Chocolate Crackle Cookies

by Irvin on December 6, 2013 · 35 comments

Pin It

The classic chocolate crackle cookies that everyone loves for the holidays. A simple and easy recipe for everyone!

Chocolate Crackle Cookies. Recipe and Photo by Irvin Lin of Eat the Love.

I’m going to be honest with about these here chocolate crackle cookies. They should probably be called chocolate crack cookies. In fact, they are so good I wasn’t sure I’d be able to photograph any of them for this blog because AJ kept on going in and eating one after another. At one point he asked me if he could eat yet One. More. Cookie. and I looked at him and said, “Well only if you can find an ugly one because I need to photograph them.” He looked at them carefully, than poked his finger into one of them and said “This one has a big dent in it…” and proceeded to pop it in his mouth. #Sigh (Jump directly to the recipe.)

A pan of chocolate crackle cookies waiting to be eaten. Photo by Irvin Lin of Eat the Love.

So here’s the deal with these chocolate crackles, the ones that always show up around the holiday season and are just as cute as they are addictive. And, as much as I love changing them up, and turning them into black forest crackle cookies or reversing them into a white chocolate oreo cocoa powdered cookie, there’s just something to be said about the basic classic chocolate crackle cookie. It’s timeless, it’s simple and it’s a holiday crowd pleaser.

Chocolate Crackle Cookies by Irvin Lin of Eat the Love.

So I tried real hard this time to stick to the basics, which, if you know me, is a tough call. I like to mix things up, make them different, use wacky ingredients, throwing in unexpected flavors. But this time, this time I reigned it in. Because sometimes a classic is a classic for a reason. Make these and you’ll understand what I mean. And don’t be surprised if these crackle cookies disappear faster than…well faster than an illicit drug.

If you like these chocolate crackle cookies, check out some of my other crackle cookies:
Reverse Crackle Cookies (white chocolate cookie with an dark chocolate outer dusting)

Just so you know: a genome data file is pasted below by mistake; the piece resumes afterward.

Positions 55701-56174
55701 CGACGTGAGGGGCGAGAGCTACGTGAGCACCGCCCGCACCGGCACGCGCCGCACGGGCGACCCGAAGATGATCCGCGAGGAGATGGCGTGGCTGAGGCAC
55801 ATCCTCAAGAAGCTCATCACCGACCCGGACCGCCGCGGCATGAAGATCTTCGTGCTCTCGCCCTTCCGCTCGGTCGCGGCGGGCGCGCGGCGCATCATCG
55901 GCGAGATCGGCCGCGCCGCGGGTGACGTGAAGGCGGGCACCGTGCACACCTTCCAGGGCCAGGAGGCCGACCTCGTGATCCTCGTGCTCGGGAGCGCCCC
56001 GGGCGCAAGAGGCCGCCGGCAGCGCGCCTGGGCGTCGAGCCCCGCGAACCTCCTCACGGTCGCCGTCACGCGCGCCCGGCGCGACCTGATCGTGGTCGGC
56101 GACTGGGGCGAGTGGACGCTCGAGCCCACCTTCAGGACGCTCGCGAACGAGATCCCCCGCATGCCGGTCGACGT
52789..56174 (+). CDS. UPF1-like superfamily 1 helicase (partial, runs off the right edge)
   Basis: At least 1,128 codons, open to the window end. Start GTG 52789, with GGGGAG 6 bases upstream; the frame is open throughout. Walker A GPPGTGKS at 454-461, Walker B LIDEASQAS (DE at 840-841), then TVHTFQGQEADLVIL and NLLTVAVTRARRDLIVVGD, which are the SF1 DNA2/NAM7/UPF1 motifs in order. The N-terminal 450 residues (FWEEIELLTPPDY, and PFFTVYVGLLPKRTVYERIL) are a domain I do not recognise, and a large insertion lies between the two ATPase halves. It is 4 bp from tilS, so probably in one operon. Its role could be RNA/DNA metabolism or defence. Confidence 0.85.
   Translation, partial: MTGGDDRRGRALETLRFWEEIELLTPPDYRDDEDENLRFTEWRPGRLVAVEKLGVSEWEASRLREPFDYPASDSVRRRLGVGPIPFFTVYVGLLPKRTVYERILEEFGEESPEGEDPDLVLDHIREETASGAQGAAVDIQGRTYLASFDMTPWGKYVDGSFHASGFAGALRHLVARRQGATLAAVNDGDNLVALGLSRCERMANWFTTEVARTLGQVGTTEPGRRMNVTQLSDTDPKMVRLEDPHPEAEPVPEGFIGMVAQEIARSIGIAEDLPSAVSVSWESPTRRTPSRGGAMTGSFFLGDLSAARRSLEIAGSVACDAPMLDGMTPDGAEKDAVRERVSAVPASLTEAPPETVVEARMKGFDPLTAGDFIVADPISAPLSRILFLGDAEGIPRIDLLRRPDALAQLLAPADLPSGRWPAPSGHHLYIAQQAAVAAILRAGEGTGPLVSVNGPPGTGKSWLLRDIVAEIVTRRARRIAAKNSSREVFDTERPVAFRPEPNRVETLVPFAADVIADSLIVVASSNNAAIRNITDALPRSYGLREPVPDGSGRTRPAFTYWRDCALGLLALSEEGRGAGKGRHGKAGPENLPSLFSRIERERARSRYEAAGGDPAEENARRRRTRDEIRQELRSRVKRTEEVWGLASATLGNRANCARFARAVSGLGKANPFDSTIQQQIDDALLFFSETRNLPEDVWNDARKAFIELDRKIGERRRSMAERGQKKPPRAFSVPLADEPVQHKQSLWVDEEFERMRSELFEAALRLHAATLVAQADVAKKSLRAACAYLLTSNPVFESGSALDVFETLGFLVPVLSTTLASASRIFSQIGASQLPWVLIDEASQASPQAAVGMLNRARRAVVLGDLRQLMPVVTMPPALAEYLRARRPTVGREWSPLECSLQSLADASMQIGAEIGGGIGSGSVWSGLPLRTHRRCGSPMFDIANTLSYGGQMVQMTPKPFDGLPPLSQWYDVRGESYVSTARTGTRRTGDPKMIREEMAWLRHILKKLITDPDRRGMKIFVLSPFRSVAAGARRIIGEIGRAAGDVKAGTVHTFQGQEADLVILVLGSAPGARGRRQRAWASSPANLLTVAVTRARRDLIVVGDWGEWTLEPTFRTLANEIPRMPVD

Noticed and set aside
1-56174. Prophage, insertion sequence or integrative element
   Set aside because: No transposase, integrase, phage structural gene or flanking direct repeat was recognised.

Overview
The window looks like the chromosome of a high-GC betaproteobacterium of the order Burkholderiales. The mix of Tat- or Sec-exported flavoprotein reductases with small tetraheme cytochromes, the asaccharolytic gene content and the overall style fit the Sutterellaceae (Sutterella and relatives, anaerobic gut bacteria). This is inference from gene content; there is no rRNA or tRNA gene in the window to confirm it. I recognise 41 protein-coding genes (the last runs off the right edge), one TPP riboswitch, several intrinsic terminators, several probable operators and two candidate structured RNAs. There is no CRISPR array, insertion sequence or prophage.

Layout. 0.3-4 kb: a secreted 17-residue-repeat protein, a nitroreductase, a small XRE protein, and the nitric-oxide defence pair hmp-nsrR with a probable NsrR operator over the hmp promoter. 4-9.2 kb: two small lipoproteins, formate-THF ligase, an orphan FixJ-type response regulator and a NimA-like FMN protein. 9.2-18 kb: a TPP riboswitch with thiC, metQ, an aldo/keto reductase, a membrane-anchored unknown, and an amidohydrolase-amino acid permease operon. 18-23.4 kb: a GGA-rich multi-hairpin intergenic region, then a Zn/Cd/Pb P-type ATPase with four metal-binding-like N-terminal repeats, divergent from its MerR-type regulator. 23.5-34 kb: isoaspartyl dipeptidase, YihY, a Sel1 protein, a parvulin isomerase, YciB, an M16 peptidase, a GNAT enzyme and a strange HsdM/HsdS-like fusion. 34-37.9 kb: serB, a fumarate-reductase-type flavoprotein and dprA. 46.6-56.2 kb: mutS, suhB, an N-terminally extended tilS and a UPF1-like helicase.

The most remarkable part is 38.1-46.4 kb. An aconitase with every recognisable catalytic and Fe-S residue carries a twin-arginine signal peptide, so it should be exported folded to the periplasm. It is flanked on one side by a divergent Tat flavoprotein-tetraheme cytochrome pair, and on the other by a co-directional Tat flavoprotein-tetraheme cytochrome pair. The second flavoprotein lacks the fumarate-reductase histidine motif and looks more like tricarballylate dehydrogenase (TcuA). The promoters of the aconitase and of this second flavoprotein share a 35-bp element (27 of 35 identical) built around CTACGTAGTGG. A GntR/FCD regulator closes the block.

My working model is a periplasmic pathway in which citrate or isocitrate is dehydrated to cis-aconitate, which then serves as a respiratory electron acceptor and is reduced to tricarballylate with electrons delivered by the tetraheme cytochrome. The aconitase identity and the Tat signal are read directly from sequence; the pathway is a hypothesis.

Gluten Free Black Forest Chocolate Crinkle Cookies

And while you’re at it, check out these awesome crackle cookies from around the web!
Simply Scratch’s Dark Chocolate Mint Crackle Cookies
The View from Great Island’s Bourbon Pecan Crackle Cookies
Recipe Girl’s Chocolate Mint Crinkles
Two Peas and Their Pod’s Red Velvet Crinkle Cookies
Pineapple and Coconut’s Gluten Free Chocolate Crinkle Cookies

Pin It

Connect with Irvin via Social Media

You can connect with Irvin on a more direct level via his twitter page, his facebook fan page or his page. Just be forewarned that he tweets a heck of a lot.

{ 34 comments… read them below or add one }

Katrina @ Warm Vanilla Sugar December 6, 2013 at 6:53 am

These are my favorite holiday cookie!


Kathy - Panini Happy December 6, 2013 at 6:56 am

I applaud you in your restraint! 🙂 Sometimes a classic is classic for a reason – these are definitely among my favorites.


Jennie @themessybakerblog December 6, 2013 at 10:10 am

I think I would have done the exact same thing AJ did to get a cookie. These look wonderful.


Belinda @zomppa December 6, 2013 at 2:47 pm

Me and A&J have the same food brain….


Janice (@KtchnHealsSoul) December 6, 2013 at 7:54 pm

Great tip about rolling the cookies in granulated sugar first before the icing sugar! These are my favourite: so so chocolatey 🙂


claudia December 7, 2013 at 12:12 am

This was one of my favorite Christmas cookies as a child. We called them Pixies–I think because they are so much like brownies. The recipe got lost over the years. Delighted to have your new and improved version. Thanks so much!


Trent @ Food Assault December 7, 2013 at 2:55 am

It just makes me feel like a kid again having Choccy Crackles……and coming into the festive season I just love it…….now chocolate crackle cookies? Yes sir!